The Swedes, like the English, are taken up with their business in the day time, and spend their evenings at cards, or sometimes, though very rarely, in the company of the ladies. A Swedish petit maitre is an animal that holds a middle station between beings of that kind in Germany and those in France. He is a fool, as in all countries. He spends the whole day in changing his clothes, wears large whiskers reaching down the length of his chin, and paints his face. If, added to these decorations, he can but scrape a little on the

fiddle, he is the darling of all the ladies who play, in their feeble way on the harpsichord. A taste for music in Swedish societies, is by no means the predominant passion. It is as yet so little formed, and the judgment of the audience so wavering and uncertain, that after hearing any thing played, they will consider with themselves what opinion it may

be proper to give; and watch the countenance of any foreigner that may happen to be present in order to regulate their sentiments, and decide concerning their own impressions.

• The Swedish dinner parties are expensive arrangements of shew and formality. It will often happen that out of forty or fifty people, who appear in consequence of an invitation sent with all possible ceremony, and perhaps a week or a fortnight before the appointed day, scarcely three or four know one another sufficiently to make the meeting agreeable. A foreigner may still fare worse, and have the misfortune of being seated near a person totally unacquainted with any language but his own. Before the company sit down to dinner, they first pay their respects to a side table, laden with bread, butter, cheese, pickled salmon, and liqueur, or brandy; and by the tasting of these previous to their repast, endeavour to give an edge to their appetite, and to stimulate the stomach to perform its office. After this prelude, the guests arrange themselves about the dinner table, where every one finds at his place three kinds of bread, fat and coarse rye bread, white bread, and brown bread. The first sort of bread is what the peasants eat; it is crisp and dry: the second sort is common bread; but the brown, last mentioned, has a sweet taste, being made with the water with which the vessels in the sugar-houses are washed, and is the nastiest thing possible. All the dishes are at once put upon the table, but no one is allowed to ask for what he likes best, the dishes being handed round in regular succession ; and an Englishman has often occasion for all his patience to wait till the one is put in motion on which he has fixed his choice. The Swedes are more knowing in this respect, and, like the French, eat of every thing that comes before them: and although the different dishes do not harmonize together, yet such is the force of habit, that the guests

apparently find no inconvenience from the most opposite mixtures. Anchovies, herrings, onions, eggs, pastry, often meet together on the same plate and are swallowed promiscuously. The sweet is associated with the sour, mustard with sugar, confectionaries with salt meat or salt fish; in short eatables are intermingled with a poetical licence, that sets the precept of Horace at defiance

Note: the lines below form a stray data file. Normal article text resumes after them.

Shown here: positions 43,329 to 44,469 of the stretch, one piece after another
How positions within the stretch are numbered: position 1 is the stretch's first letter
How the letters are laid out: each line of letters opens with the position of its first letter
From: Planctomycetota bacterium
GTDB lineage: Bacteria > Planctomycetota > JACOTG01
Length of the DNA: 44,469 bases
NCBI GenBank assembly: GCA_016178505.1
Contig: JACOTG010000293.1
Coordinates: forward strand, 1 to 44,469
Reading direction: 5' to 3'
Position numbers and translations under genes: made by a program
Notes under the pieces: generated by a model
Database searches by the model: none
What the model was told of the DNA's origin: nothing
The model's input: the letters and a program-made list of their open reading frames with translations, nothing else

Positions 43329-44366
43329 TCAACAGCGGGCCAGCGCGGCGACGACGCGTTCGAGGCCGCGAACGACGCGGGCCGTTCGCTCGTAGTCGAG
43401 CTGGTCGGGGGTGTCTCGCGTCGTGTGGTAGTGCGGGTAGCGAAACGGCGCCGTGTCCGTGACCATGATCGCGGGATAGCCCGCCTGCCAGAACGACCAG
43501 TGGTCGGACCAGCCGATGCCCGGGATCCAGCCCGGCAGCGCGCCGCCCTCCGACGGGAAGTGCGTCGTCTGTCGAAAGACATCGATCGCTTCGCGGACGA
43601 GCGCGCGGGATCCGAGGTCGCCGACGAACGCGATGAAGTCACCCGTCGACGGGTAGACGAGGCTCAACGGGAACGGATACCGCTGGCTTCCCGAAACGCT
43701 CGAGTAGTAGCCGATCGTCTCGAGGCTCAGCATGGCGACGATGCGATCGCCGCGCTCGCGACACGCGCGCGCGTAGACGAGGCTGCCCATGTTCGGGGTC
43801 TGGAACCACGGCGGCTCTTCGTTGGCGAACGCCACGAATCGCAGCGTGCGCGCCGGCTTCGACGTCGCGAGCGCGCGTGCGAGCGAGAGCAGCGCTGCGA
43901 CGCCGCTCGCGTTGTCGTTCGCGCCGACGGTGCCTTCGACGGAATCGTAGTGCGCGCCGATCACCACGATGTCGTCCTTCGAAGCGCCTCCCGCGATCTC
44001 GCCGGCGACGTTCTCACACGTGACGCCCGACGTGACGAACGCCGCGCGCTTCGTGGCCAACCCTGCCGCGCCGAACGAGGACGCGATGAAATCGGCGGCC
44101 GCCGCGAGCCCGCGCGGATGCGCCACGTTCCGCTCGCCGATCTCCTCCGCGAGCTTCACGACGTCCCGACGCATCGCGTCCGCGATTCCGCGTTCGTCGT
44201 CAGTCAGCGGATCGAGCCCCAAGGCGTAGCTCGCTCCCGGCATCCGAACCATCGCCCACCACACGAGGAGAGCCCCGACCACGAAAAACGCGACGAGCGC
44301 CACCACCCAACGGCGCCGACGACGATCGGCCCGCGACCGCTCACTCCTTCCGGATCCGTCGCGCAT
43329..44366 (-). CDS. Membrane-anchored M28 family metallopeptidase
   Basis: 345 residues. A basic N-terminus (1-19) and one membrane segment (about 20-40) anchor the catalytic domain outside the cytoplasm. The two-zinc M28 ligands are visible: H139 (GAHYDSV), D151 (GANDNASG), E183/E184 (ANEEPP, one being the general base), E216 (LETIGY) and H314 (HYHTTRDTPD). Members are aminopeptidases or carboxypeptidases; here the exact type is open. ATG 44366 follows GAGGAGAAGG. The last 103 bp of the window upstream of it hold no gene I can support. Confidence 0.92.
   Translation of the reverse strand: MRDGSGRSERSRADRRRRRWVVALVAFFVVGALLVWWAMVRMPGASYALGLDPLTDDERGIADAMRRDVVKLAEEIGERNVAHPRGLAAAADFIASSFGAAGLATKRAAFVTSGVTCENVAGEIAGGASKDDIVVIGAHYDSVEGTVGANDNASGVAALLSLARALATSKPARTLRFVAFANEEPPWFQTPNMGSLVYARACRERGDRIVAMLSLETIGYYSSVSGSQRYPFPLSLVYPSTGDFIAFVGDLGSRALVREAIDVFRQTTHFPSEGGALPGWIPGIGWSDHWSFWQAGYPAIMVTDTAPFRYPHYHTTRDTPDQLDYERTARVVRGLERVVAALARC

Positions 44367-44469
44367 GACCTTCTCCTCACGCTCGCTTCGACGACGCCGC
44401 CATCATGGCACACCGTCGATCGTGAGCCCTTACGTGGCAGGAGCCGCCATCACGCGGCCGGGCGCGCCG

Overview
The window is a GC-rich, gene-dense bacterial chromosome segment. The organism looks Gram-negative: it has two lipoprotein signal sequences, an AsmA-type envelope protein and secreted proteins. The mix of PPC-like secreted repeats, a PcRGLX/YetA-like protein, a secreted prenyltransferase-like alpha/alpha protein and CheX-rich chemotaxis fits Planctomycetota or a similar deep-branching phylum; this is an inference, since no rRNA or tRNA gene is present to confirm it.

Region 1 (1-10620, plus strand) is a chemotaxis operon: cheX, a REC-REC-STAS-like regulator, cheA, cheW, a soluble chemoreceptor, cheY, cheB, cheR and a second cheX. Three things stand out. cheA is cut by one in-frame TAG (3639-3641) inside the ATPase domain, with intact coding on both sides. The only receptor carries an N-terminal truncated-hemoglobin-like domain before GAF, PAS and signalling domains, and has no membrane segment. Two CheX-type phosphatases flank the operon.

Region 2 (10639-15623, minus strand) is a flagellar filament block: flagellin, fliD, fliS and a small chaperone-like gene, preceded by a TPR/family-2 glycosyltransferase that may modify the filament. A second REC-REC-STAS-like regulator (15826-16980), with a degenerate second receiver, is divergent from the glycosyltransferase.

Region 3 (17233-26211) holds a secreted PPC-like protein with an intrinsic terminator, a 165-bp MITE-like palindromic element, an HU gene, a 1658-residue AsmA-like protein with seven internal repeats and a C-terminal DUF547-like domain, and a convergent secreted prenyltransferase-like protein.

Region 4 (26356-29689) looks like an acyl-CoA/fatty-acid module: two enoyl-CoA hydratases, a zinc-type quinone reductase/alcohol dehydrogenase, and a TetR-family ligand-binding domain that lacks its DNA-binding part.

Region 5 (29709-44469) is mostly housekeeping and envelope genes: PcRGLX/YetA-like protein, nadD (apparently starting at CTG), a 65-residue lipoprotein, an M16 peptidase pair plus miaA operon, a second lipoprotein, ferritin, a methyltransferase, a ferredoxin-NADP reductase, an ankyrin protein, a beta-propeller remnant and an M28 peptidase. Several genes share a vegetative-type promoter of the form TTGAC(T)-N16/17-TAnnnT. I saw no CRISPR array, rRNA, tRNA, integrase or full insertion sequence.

Sed non ut placidis coeant immitia.

An Italian is not very much at a loss at these feasts; but an Englishman finds himself quite uncomfortable and out of his element: he sees no wine drank either with the ladies or the gentlemen during dinner ; but must take it himself in a solitary manner: he is often obliged to wait for hours before he can help himself to what he prefers to eat, and when the meat arrives, he generally thinks it not dressed plain enough, but disagreeable from the quantity of spices with which it is seasoned. After dinner the ladies do not leave him to his bottle ; he is expected to adjourn immediately with them to the draw. ing-room, where the company, after thanking the master and mistress of the house with a polite or rather ceremonious bow for their good cheer, are regaled with tea and coffee.'

Our intelligent author next proceeds to describe the manners of the court, and the ridiculous attention paid to etiquette. He next gives a description of the scientific establishments in Stockholm, and of their influence on public opinion. In conclusion he offers some interesting observations on the general state of knowledge in this country. “There is, perhaps,' says he, no country in Europe where instruction is so universally diffused among the very lowest of the people as in Sweden, except Iceland, Scotland, and the late small republic of Geneva. All the people in towns, villages, and hamlets, without exception, are taught to read. It was not without reason, therefore, that Gustavus III. who kept a watchful eye on every event that might influence the state of society, interdicted all mention in the Swedish journals of a French revolution, either good or bad. He wished the people not only to be prevented from